Christmas — it’s a party unlike any other and we’re all invited — everybody, all over the world! That’s pretty impressive.
Add a “Wow!” when you consider: Half the world’s population will be involved, one way or another, in a controversial celebration for the birthday boy held for centuries — and still today — on the wrong date!
Many participants know nothing about the honoree beyond his name, even though he is so important that all history is dated by whether the event occurred before or after his birth.
And old as the celebration is, there remains something of a mystery about the joyous event that is the cause of the celebration. Whether you believe, as Christians do, that the unique person born that night was Emanuel, he still embodies a universal hope and sought-after spirit that are worth celebrating.
Yet if or how to celebrate remains controversial to some. After all, it’s Jesus, the Christ — His name means “savior.” Many non-Christians, even non-religious folks, see a need for such a one when they view the state of the world around us or take a deeper look at themselves.
There are those who, though free to ignore or scoff at the event, not only decline to participate in the big bash but object to the publicly visible signs of elaborate preparations for the celebration and the excitement that permeates the atmosphere across national, ethnic and even religious boundaries.
Even some who really like — or love — the honoree for what he stands for have problems either with any celebration, or at least with the manner in which so many people observe what essentially is a religious event.
Do some of these things really matter? Probably not.
Modern Biblical scholars have pretty well established that the birth of Jesus took place in March or April, not December, based on where the shepherds would have had their sheep when they learned of the birth in Bethlehem. The actual year remains debatable because of conflicting ancient calendars.
Dec. 25 was chosen in the early 4th century by Emperor Constantine to “Christianize” a traditional Roman holiday celebrating “the birth of the sun.” Before that, the mysterious creation of the God-man, Emanuel — translated from the Hebrew as “God with us” — was seldom, if ever, celebrated with a public display by the followers of Jesus.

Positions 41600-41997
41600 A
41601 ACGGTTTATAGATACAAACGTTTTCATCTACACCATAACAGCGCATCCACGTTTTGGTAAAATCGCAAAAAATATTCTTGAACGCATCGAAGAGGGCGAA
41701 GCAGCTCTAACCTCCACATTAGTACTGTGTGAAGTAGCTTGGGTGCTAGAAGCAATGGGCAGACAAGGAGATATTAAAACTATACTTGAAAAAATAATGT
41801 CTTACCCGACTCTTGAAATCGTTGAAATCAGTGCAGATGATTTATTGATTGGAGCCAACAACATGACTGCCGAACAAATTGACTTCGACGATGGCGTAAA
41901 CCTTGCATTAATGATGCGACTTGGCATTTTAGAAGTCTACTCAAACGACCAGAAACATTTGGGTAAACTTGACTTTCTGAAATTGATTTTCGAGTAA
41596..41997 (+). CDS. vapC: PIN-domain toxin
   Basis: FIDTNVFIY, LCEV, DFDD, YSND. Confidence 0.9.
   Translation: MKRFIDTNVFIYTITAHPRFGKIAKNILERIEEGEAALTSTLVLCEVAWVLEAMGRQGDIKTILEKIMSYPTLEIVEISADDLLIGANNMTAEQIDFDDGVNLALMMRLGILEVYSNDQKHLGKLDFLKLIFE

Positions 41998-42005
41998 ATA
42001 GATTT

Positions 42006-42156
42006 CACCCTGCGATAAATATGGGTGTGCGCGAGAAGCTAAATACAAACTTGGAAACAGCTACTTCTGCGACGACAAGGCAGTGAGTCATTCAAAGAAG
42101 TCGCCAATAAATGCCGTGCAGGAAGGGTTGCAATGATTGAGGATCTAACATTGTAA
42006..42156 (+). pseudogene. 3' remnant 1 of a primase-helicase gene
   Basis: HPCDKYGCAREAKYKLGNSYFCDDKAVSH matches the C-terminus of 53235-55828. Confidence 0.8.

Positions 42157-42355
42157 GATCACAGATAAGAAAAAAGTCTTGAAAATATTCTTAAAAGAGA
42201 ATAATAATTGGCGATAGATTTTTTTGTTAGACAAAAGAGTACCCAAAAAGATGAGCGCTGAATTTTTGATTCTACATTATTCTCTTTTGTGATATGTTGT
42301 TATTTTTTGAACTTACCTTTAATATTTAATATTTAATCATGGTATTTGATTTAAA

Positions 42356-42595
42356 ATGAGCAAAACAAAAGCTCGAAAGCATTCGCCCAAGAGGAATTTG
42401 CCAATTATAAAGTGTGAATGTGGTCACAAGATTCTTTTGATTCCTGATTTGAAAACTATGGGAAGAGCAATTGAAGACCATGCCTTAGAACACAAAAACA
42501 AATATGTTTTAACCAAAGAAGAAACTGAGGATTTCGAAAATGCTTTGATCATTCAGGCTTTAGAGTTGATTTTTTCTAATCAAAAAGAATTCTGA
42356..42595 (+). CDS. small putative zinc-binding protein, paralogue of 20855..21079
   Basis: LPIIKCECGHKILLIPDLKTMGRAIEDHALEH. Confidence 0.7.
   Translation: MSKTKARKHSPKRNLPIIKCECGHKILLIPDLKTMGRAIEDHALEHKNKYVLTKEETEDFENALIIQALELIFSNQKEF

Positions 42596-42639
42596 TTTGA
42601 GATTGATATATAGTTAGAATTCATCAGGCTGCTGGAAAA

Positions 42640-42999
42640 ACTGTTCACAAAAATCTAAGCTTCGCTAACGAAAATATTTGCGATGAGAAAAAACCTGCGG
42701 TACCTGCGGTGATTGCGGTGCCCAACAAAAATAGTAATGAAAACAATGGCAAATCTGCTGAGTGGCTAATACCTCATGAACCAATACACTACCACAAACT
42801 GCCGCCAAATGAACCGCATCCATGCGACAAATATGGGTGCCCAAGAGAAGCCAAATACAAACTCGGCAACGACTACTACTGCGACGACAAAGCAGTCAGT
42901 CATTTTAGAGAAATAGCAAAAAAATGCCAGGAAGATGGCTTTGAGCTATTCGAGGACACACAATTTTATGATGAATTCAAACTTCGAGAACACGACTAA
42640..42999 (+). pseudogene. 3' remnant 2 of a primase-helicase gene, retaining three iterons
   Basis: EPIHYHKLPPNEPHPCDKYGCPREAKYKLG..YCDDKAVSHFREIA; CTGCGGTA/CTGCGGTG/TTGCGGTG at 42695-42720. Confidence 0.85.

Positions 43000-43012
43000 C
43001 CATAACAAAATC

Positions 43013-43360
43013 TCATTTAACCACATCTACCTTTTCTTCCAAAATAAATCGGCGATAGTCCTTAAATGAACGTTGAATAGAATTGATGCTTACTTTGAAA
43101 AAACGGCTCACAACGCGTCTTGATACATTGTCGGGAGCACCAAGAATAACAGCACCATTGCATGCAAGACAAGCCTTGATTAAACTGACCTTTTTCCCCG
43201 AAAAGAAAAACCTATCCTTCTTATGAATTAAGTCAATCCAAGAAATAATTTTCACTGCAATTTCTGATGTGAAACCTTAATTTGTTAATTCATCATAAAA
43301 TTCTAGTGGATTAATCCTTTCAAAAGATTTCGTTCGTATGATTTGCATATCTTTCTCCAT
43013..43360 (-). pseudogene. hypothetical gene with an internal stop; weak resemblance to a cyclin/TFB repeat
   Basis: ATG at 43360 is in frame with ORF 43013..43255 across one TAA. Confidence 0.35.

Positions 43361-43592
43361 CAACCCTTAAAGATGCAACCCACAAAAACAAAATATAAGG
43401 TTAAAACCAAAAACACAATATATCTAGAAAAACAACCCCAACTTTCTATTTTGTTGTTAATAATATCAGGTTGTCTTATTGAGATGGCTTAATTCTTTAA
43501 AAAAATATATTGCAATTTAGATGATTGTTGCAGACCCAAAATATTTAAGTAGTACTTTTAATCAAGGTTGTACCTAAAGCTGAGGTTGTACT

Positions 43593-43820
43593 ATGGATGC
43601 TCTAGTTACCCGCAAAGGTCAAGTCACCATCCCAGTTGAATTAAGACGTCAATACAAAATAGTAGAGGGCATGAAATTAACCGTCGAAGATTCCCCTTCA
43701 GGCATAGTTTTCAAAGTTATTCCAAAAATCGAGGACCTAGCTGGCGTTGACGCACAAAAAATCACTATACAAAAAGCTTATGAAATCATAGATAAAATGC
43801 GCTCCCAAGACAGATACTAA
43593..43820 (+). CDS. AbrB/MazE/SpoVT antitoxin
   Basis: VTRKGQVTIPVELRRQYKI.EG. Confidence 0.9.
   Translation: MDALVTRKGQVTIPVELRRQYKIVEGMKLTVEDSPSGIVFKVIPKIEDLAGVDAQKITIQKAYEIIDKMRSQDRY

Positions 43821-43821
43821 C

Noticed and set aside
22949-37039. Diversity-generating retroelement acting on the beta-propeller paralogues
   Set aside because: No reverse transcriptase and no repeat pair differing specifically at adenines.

In fact, celebrating Christmas on that date was against the law in Puritan-dominated Massachusetts from 1659 through 1681. But as the culture gradually changed in this country and elsewhere, the popularity of Christmas celebrations grew, and by 1836 Alabama became the first state to make the day a legal holiday.
With the growing acceptance of the celebration (a recent survey by the Pew Research Center found that 65 percent of all Americans believe the biblical account of what happened at Christmas), is the true spirit of the occasion being overcome by commercialism and opposition from politically powerful minorities?
For those of us who want to keep Christ in Christmas, there is no need to panic, notes Dr. Gene Maddox, writing in the online newsletter of the Brooksville First United Methodist Church in Florida. There’s nothing wrong with gift-giving, family gatherings or parties, he wrote. The thing is to maintain the right priorities in whatever you do.
As an example of Christ-centered giving, the pastor cited the example of the magi, wise men of science who walked about 600 miles to deliver their gifts of gold, frankincense and myrrh to the young boy who, 700 years earlier, the prophets said would be called “Wonderful, Counsellor, the Mighty God, the Everlasting Father, Prince of Peace.”
Maddox pointed out that, according to Scripture, before they offered their gifts, the visitors fell to their knees and worshiped Jesus. “They gave of themselves — including their journey itself.” Then he added: “It is simple to keep Christ in Christmas — keep Christ in your life year-round.”
Even if you are not a Christian, there is much to appreciate about this season. Who could not enjoy the beautiful music proclaiming, “Peace on Earth among men of good will, those pleasing to God”?
Maybe we all should get to know more about this Jesus. Perhaps we would find that He is the gift. Isn’t that what the Bible teaches?
Adon Taft was the Miami Herald’s religion editor for 37 years.